After Sunday, it will be like the final door to the past is closed and the Yankees can move forward and focus on that elusive #28, with which each win is looking more and more possible this year. It’s amazing to think of this new generation of legends and greatness. Not to compare them to any previous legends, but to allow them the freedom to create their own paths in their own way. Who cares about the “next Jeter” or “new Mariano”! Let’s have the “Judge Bombs” and the “El Gary” and “Bird Power” and everyone else carving their own piece of this cake.

Go Yankees!

Game 97: CIN vs. NYY — Sweeping win, I blame Ellsbury

Today’s starter Hiroki Kuroda is the only regular starter left in the rotation after some crazy injuries seemed to specifically target the pitching staff of the Yankees. (Starters on the DL: Sabathia, Tanaka, Nova, and Pineda; only Pineda and Tanaka could possibly return this season.) Though substitute starters Phelps, Greene, McCarthy, and Whitley are currently doing a great job at rising to the occasion.

Kuroda started today and really threw a great game, which is a total shame that he ended up with a no-decision. His 99 pitches over 6.2 innings, allowed 3 hits and 1 run (unearned), striking out 6 Reds batters. A fielding error allowed a runner to get on base in the 5th inning. He advanced to 2nd on a sacrifice bunt and then scored on a ground-rule double.

But the Yankees came striking back in the bottom of the 5th. Johnson and Gardner on base with back-to-back walks, Derek Jeter tied up the game with an RBI single, scoring Johnson. Then Jacoby Ellsbury singled home Gardner to push the Yankees ahead 2-1.

In the 7th, the Yankees pulled Kuroda and opted for Dellin Betances to finish out that inning. Betances came back in for the 8th and ended up giving up a solo home run to tie the game again 2-2. The Reds were now fighting for a win in this weekend series, but the Yankees called on their best reliever David Robertson to keep the ball rolling and give the Yankees a chance in the bottom of the 9th. He did exactly that with a quick 1-2-3 13-pitch 9th inning. And he was all set-up for his first win of the season.

So the Yankees attacked the bottom of the 9th with grit and determination, facing one of the best and fastest throwing closers in all of MLB. That didn’t seem to faze the heart of the Yankees line-up. Ellsbury took a 9-pitch at-bat, with pitches all over 100 mph, and ended up with a single. While Teixeira bats (and eventually strikes out), Ellsbury ends up at 3rd after a stolen base and a wild pitch. Two pitches to Brian McCann and a solid single off a 100 mph fastball, Ellsbury came jogging home to score the winning run.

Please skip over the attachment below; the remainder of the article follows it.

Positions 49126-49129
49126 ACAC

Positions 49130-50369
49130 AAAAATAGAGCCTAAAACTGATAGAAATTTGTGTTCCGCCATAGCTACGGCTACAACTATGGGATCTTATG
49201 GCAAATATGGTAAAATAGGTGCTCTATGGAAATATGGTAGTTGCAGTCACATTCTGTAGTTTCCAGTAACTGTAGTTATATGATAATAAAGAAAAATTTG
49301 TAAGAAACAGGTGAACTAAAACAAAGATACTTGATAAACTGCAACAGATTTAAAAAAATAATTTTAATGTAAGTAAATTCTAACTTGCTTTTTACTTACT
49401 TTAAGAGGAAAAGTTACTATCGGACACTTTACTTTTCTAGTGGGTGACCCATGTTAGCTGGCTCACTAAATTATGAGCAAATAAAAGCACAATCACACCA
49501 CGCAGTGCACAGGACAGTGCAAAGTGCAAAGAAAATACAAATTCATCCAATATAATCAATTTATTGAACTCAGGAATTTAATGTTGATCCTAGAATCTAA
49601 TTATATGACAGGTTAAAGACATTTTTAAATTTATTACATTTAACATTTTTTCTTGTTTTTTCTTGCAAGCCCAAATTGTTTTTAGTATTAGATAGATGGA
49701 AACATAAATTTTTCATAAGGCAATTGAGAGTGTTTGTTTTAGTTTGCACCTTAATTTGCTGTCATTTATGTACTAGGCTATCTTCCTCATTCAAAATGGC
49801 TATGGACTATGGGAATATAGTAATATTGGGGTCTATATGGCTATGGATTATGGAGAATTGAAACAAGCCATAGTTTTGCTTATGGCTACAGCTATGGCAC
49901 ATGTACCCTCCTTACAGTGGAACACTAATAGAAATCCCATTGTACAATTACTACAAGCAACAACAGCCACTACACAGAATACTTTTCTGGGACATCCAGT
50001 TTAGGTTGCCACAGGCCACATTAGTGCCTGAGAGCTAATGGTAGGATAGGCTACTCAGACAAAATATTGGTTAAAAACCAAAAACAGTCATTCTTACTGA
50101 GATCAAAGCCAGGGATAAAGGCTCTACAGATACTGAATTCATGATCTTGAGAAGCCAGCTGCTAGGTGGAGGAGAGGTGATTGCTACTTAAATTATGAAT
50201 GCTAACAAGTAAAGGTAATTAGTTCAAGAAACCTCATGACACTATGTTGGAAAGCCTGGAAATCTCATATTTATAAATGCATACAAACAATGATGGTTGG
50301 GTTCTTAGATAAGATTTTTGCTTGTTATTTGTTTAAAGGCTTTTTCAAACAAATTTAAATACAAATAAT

The Yankees won today’s game 3-2 and swept the series against Cincinnati.

Now, I do want to highlight Jacoby Ellsbury today. As mentioned multiple times above, he seemed always seemed to be involved in some of the major plays made today. Overall, he went 4-for-4 today, with an RBI, a walk, and the winning run scored. Plus there was a really pretty sliding catch he made that saved a run from being scored. He also currently has the highest average on the regular roster at .289.

The Yankees also honored the military on Military Appreciation Day. Their uniforms were tailored to have the NY logo on their front and their numbers on the back be filled in with desert camouflage. They honored Special Operations Warrior Foundation and the United States Armed Forces. Before the game, they had a member of the Golden Knights parachute into Yankee Stadium, and the official vocalist of West Point Academy sang “God Bless America” during the 7th inning stretch. I am proud that the Yankees are huge supporters of our military and our veterans throughout the year, honoring them at every home game. It reminds me that we should be living that kind of life of gratitude on a daily basis, and not just on special occasions or holidays.

A big thank you to our military service members, past and present, and their families for their sacrifices for our freedoms!

Go Yankees!

Game 96: CIN vs. NYY — 9 strikeouts & a big win on a cloudy day

Before today’s game against the Reds, they presented Derek Jeter with their contribution to his “Not a Farewell Tour”. Reds’ GM and their All-Star 3rd baseman Frazier gifted Jeter with framed autographed jersey from two previous shortstops and captains. Down the center of the frame were special photos taken the day that Jeter was named the Yankees captain, which happened to take place while the Yankees were in Cincinnati playing the Reds in 2003.

The reason Frazier was chosen to be part of today’s ceremonies is because 16 years ago, 12-year old Frazier was part of the Little League World Series Championship team, and in recognition of his accomplishment, he was chosen to go to the 1998 All-Star Game and stand next to none other than 24-year old Derek Jeter.

Today, Brandon McCarthy got his first home start with the Yankees and proved himself to be worth the effort, grabbing today’s win. Over his 6 innings, he threw 99 pitches, allowed 6 hits and 1 run, and struck out an impressive 9 batters. That sole run, the only run the Reds would score all day, was a solo home run in the 5th inning.

Warren, Kelley, and Thornton split the last 3 innings and kept the Reds hitless and scoreless for the rest of the game, adding 4 more strikeouts to the collective total.

On the other side of the plate, the Yankees found their swing and kept swinging. In the 2nd, Carlos Beltran smacked a 2-out solo home run. In the 3rd, Brian Roberts reached on a fielding error and ended up at 2nd when the outfielder couldn’t control the ball; he would score on Brett Gardner’s single. In the 5th, Roberts at 3rd and Johnson at 2nd, Gardner’s sacrifice fly scored Roberts and Jeter’s single scored Johnson. Then in the 6th, bases loaded with McCann, Beltran, and Roberts, Kelly Johnson singled and scored both McCann and Beltran. Gardner’s sacrifice fly scored Roberts.

And so the final score was 7-1 Yankees. A nice win on a cloudy day in the Bronx. Not a terrible way to spend a Saturday, and I have to say I’m liking that they’re starting the second half off in the win column.

Go Yankees!